According to a resolution recently adopted by MEPs, the Seventh Environment Action Programme (EAP), the EU's next flagship environmental strategy, must outline steps and set targets to protect the EU's environment and encourage a more efficient use of energy and natural resources. As the current sixth edition is set to expire in July, MEPs are calling upon the Commission to propose a Seventh EAP as soon as possible.
As the EU failed to meet its overall biodiversity target for 2010, the European Parliament insists that the EU must prioritize the preservation and restoration of damaged ecosystems. In a resolution adopted last week, the EP also calls for the naming and phasing-out of environmentally harmful subsidies by 2020.
According to recent updates, the European Commission held a high level conference this week to mark the launch of the new "World Input-Output Database". This new database, which allows trade analysts to have a better view on the global value chains created by world trade, reveals the value added embodied in goods and services as they are traded internationally.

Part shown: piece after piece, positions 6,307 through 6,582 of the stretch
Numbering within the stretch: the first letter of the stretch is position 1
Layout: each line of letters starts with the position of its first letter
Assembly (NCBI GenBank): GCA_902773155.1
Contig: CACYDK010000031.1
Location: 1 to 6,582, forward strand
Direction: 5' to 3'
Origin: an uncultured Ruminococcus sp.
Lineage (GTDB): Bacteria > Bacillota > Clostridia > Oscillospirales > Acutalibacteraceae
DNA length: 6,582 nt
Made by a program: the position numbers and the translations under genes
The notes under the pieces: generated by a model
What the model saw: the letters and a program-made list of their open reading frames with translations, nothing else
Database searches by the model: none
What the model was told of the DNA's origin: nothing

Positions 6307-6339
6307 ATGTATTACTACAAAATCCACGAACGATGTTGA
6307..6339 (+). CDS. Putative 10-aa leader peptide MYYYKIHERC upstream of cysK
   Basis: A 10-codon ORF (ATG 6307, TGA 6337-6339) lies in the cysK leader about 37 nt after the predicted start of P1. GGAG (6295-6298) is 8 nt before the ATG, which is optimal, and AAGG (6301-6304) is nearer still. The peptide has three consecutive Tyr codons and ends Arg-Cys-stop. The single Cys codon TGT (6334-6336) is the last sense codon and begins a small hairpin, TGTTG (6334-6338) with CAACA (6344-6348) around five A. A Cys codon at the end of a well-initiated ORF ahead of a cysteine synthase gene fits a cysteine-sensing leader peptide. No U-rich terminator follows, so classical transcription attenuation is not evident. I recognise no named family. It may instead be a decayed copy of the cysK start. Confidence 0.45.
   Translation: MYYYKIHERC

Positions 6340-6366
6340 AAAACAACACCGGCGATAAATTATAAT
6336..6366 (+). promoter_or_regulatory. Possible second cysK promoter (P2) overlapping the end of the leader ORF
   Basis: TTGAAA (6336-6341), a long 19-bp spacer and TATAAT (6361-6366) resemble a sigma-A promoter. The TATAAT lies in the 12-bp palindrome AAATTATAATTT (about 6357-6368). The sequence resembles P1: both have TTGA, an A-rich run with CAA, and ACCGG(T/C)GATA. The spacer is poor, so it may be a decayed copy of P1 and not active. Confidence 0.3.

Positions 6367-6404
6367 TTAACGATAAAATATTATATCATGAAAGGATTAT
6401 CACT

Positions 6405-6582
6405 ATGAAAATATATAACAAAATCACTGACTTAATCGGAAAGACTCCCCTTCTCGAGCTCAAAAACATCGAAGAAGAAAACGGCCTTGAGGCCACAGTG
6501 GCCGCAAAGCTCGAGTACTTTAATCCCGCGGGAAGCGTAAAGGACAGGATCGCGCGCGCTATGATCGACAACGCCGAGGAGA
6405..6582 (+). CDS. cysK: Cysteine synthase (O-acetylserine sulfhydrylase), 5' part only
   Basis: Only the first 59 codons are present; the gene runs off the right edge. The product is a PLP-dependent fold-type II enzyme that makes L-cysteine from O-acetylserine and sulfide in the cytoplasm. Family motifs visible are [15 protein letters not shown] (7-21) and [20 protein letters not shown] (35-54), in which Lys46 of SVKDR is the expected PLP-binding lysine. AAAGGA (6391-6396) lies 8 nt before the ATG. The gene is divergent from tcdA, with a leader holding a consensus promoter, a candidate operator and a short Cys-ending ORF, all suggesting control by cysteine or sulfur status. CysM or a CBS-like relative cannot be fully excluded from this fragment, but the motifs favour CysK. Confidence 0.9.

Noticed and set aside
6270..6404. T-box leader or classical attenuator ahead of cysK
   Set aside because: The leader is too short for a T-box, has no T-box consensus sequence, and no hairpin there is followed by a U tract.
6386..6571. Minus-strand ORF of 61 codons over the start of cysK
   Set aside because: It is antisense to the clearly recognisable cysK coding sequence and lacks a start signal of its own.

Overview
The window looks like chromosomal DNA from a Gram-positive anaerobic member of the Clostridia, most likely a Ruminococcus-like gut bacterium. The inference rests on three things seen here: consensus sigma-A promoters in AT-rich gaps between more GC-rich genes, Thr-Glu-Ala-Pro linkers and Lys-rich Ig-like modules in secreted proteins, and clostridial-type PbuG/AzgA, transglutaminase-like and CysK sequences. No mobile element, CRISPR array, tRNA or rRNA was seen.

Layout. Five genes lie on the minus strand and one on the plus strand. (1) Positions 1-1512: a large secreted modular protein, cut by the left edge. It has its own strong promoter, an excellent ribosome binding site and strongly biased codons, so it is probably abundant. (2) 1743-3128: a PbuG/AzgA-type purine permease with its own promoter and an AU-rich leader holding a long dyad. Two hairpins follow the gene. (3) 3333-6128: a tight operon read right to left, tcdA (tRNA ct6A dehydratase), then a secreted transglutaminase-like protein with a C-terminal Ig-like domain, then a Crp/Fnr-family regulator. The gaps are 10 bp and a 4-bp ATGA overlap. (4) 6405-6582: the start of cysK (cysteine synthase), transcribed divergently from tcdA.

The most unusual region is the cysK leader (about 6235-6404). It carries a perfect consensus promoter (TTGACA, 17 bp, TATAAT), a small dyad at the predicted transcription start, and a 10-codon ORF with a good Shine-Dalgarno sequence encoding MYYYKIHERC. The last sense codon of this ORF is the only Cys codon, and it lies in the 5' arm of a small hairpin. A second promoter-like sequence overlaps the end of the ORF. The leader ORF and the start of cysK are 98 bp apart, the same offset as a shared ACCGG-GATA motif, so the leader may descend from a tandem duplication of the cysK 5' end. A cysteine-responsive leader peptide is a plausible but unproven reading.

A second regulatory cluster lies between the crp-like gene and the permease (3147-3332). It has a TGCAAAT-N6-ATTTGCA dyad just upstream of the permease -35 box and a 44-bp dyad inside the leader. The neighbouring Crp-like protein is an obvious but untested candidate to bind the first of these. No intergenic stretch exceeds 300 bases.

During the course of the Informal Environment Council, which took place in Horsens, Denmark, ministers exchanged views on Rio+20. They agreed that the inclusive green economy is key to achieving long term sustainable development and eradicate poverty. Ministers pointed out that the EU and member states thereof should continue with concrete and ambitious proposals in the negotiation process.
Several weeks ago we raised awareness of some of the declarations made by Benjamin W. Mkapa, the former president of Tanzania and Chairperson of the South Centre, on EPA negotiations with the East African Community. Mr Mkapa expressed doubts over whether or not these were driven by European interests. This week, he goes deeper and presents the three possible scenarios for EU-EAC negotiations and the consequences thereof. According to his analysis, the elimination of tariffs on 80 per cent of trade, restrictions on the use of export taxes and quantitative restrictions, as well as the standstill clause will result in nothing less than Africa becoming a perpetual supplier of raw materials.